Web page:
MDM Business Scenarios

This is the kind of post I would like to see more of on SDN, business scenarios presented as a demonstration point that we are, in many cases, no longer selling just application products or tools but rather business process strategies. In many ways I hate the term “business process” because I just think we have used it to death, but I have to also admit that for what the vast majority of businesses are dealing with in their day-to-day operations there is no better term than business process. MDM is an incredibly important product for SAP because it cuts to the core of what we do as a company, manage master data, but it is also representative of a competitive flash point in that SAP’s MDM product encapsulates a fundamentally different strategy for dealing with master data than Oracle’s data hubs. Therefore, if you are buying into what we are offering you are implicitly buying into our strategy for managing your master data.

I asked Kosin Huang, who works for me and has done extensive work in this MDM area to comment on the differences in ideology. Here are her comments:

SAP’s MDM approach is to primarily synchronize and harmonize data, letting BPP or SAP solution modules retain their individual master data persistence. This is different from Oracle’s DH approach, which dictates DHs as the only master data storage. It does not allow EBS modules to retain master data persistence. In this way, Oracle had ambitions to control all master data in an organization, regardless of what systems they had, SAP or otherwise. This centralized hub and spoke model however, is highly inflexible and has its weaknesses. Oracle realized this and recently changed its product plans to shift all DH technology to the Siebel platform. This move improves upon Oracle’s DH offering because Siebel lends a federated or distributed master data management approach, where any installation can be a master and any installation can be a slave. This approach is more similar to SAP’s as it allows flexibility in adapting data management to whatever business process flow the customer wants.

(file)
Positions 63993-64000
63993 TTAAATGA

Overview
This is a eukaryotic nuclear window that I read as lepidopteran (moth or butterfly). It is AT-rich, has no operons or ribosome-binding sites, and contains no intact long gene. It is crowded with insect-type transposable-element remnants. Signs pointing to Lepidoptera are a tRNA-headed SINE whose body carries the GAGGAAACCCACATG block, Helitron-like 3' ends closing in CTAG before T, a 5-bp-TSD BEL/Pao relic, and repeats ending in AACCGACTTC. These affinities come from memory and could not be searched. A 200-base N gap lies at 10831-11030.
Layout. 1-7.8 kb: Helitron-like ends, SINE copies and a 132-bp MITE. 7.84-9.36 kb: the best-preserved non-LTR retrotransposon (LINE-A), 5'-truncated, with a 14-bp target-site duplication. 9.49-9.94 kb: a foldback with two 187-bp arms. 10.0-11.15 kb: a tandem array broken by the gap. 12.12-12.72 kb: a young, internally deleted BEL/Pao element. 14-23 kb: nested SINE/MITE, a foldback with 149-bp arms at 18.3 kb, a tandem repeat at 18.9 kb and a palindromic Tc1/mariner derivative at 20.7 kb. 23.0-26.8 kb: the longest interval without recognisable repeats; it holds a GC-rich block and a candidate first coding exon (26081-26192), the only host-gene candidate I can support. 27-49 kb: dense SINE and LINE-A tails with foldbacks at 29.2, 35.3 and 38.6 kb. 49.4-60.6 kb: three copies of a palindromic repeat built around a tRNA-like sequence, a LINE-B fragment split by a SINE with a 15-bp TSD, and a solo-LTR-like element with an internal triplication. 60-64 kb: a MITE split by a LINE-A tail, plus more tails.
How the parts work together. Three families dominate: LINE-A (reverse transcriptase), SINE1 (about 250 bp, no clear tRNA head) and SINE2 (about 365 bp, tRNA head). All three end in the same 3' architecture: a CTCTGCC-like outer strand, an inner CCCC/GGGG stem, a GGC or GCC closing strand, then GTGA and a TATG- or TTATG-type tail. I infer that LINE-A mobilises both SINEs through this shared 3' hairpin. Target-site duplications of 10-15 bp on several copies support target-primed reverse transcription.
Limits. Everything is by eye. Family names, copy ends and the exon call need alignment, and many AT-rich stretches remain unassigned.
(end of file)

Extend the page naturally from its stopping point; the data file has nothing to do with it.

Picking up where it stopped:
If the customer wants its CRM system to be the single source of creation for customer master and the one that retains all customer records, then that is easily enabled. The rules for data mapping, data distribution, and data validation for source and destination systems are easily defined as processes for managing data. The customer would not have to continually ping the hub for master data any time updates or changes need to be made. While these are Oracle’s future DH plans, currently the DH product is still based on old Oracle technology. Oracle will likely maintain the old DH product as it develops the new Siebel-based product.

Another really good blog to read on MDM topics is Andy Hayler.

SAP Developer Network Blogs:

In the part 1 of this series, I have given emphasis on differentiating between global and local data definitions for a Master Data Process. The new process should follow certain norms as ‘best business practice’ as well certain features that are made available by latest MDM tools.

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